Cold weather poses safety issues for everyone, yet older adults are more susceptible to falls on slippery sidewalks, other injuries and health issues. To keep yourself or an aging loved one safe this winter season, here’s what you should know.
Cold-Weather Health Concerns for Older Adults
Due to age-related physical changes, older adults are more likely to develop a variety of cold-weather conditions.
You risk experiencing hypothermia when exposed to low temperatures for an extended period of time, as your body begins to lose heat at a faster rate. Anyone can start experiencing symptoms when body temperature drops below 95 degrees Fahrenheit.
Yet freezing temperatures are not the only source: People can develop hypothermia even when temperatures sit at 60 degrees. It can become deadly by restricting blood vessel and artery width, which lessens blood flow and can contribute to kidney, liver and heart issues.
Older adults have a higher risk of developing hypothermia due to age-related metabolic changes and decreased temperature sensitivity. To lessen these factors with age, keep your home at 68 to 70 degrees, wear layers and keep active, as movement improves blood flow.
Cold temperatures also invite frostbite, which can cause serious damage that may require amputation. The extremities and face, all areas farthest from your heart, have the highest likelihood of experiencing frostbite.
Individuals with heart and circulation issues also have a higher chance of developing frostbite. When outdoors, be sure to fully cover up. Should your skin start to hurt or take on a reddish appearance, head inside as soon as possible. Skin that’s white, gray or yellow in color or feels hard can indicate frostbite. If you notice these signs, run the area under warm water before seeking medical attention.
Influenza and Pneumonia
Older adults are more susceptible to contracting the flu, due to their gradually weakening immune systems. Their bodies also have a harder time fighting off infection, potentially leading to respiratory complications and pneumonia.
Considering these risks, older adults are recommended to get a flu shot every year, be conscientious of whom they interact with and stay hydrated.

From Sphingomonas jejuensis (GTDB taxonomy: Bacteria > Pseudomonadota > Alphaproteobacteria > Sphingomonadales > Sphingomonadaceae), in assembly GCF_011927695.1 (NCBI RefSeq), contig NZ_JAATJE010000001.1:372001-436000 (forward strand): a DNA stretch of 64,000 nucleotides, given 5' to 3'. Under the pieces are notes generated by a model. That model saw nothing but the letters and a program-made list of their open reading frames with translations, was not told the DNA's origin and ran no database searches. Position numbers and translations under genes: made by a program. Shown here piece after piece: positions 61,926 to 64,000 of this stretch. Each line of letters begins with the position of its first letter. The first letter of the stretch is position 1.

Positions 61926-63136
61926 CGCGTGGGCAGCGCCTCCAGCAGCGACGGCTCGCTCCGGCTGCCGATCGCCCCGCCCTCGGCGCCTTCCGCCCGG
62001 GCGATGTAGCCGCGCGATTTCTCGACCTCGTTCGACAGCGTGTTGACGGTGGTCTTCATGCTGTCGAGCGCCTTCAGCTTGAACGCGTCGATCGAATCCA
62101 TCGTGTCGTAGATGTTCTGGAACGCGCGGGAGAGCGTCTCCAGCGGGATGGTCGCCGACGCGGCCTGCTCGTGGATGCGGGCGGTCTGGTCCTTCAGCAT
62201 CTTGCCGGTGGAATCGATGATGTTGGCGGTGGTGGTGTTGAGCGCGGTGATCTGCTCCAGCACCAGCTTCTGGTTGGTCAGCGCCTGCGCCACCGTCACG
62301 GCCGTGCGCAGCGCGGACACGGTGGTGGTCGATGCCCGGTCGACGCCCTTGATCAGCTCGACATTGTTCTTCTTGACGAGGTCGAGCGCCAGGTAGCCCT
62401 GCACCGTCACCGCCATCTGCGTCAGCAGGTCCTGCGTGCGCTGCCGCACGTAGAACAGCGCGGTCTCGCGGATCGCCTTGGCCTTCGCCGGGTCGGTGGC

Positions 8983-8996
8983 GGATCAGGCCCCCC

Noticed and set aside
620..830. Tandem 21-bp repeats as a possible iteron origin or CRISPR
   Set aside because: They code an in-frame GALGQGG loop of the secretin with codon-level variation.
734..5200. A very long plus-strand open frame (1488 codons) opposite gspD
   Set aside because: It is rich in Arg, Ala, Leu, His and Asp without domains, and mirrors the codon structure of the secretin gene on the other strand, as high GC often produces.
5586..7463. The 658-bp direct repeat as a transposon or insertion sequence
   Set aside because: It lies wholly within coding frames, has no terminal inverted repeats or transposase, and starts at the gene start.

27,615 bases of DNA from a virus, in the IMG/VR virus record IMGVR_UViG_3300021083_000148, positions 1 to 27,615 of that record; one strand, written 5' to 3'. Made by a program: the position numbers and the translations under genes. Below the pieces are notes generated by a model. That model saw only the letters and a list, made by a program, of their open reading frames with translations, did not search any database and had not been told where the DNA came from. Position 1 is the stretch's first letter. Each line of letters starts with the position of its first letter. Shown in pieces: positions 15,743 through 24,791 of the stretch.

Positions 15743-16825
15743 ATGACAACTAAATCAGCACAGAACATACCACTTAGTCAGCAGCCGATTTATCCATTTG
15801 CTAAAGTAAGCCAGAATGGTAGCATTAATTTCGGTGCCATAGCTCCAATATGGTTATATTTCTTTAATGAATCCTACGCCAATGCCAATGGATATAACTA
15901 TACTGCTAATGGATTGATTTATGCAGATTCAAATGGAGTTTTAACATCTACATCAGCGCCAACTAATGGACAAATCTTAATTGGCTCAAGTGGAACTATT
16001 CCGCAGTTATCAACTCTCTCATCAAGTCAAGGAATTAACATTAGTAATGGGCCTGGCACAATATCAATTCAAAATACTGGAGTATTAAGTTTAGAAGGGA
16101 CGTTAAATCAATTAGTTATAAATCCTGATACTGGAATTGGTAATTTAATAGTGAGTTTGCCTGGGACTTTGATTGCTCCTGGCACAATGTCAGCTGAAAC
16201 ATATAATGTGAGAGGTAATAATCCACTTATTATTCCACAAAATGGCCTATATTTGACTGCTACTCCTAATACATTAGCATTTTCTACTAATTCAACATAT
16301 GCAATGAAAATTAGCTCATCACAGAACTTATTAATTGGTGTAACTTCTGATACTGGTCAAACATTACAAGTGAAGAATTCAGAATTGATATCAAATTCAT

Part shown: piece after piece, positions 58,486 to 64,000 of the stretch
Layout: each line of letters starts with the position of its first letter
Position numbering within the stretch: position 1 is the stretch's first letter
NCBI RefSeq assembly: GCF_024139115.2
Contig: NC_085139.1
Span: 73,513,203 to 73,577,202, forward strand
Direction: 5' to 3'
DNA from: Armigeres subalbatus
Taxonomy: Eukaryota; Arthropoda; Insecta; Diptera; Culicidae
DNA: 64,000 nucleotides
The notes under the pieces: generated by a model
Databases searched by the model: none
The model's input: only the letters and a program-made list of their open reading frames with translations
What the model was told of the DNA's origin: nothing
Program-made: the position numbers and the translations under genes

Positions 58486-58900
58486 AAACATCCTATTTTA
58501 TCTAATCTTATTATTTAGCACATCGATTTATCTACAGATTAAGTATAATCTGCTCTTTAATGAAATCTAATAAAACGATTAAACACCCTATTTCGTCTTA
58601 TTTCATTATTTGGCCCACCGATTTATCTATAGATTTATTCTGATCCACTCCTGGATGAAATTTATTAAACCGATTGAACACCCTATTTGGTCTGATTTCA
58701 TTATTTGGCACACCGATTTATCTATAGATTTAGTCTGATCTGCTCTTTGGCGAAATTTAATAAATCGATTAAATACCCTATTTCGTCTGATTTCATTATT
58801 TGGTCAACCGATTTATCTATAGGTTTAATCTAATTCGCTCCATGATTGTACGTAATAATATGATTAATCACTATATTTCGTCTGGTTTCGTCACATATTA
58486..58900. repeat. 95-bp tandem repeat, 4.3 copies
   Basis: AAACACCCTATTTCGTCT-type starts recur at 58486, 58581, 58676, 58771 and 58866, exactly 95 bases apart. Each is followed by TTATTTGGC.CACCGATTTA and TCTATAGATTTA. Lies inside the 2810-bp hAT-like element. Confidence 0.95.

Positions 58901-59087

Seasonal Affective Disorder
Older adults may experience social isolation during winter, potentially leading to Seasonal Affective Disorder (SAD). Symptoms include decreased energy, irritability and changes in sleep patterns. Consider adding a light box to your home and consume more Vitamin D to supplement for a lack of sunlight exposure.
Cold-Weather Safety Issues for Seniors
Due to age-related changes and the weather, older adults are more at risk for the following:
- Shoveling Injuries: Snow shoveling can lead to falls, back issues and a greater amount of stress placed on your heart. Those with poor balance or osteoporosis should avoid shoveling snow and have a family member do the job for them.
- Falls: Winter conditions, including icy sidewalks and pavement, increase fall risks. Seniors with balance and vision issues or decreased muscle mass should take precautions as they head outdoors. To stay safe, have a mobility device with treads for support and take short, careful steps.
- Carbon Monoxide Poisoning: While a risk for everyone, a senior’s reaction to carbon monoxide poisoning mimic symptoms of the flu. To avoid these risks, have your chimney and HVAC inspected and install a carbon monoxide detector in your home.
In further response to these safety issues, also:
- Make sure all steps and walkways are cleared and de-iced before you head outdoors.
- Avoid driving on icy roads, as older adults are at higher risk for accidents. Have any vehicle maintenance done at the start of the season and pack an emergency kit.
- Prepare for winter storms with a backup source of power, light and non-perishables.
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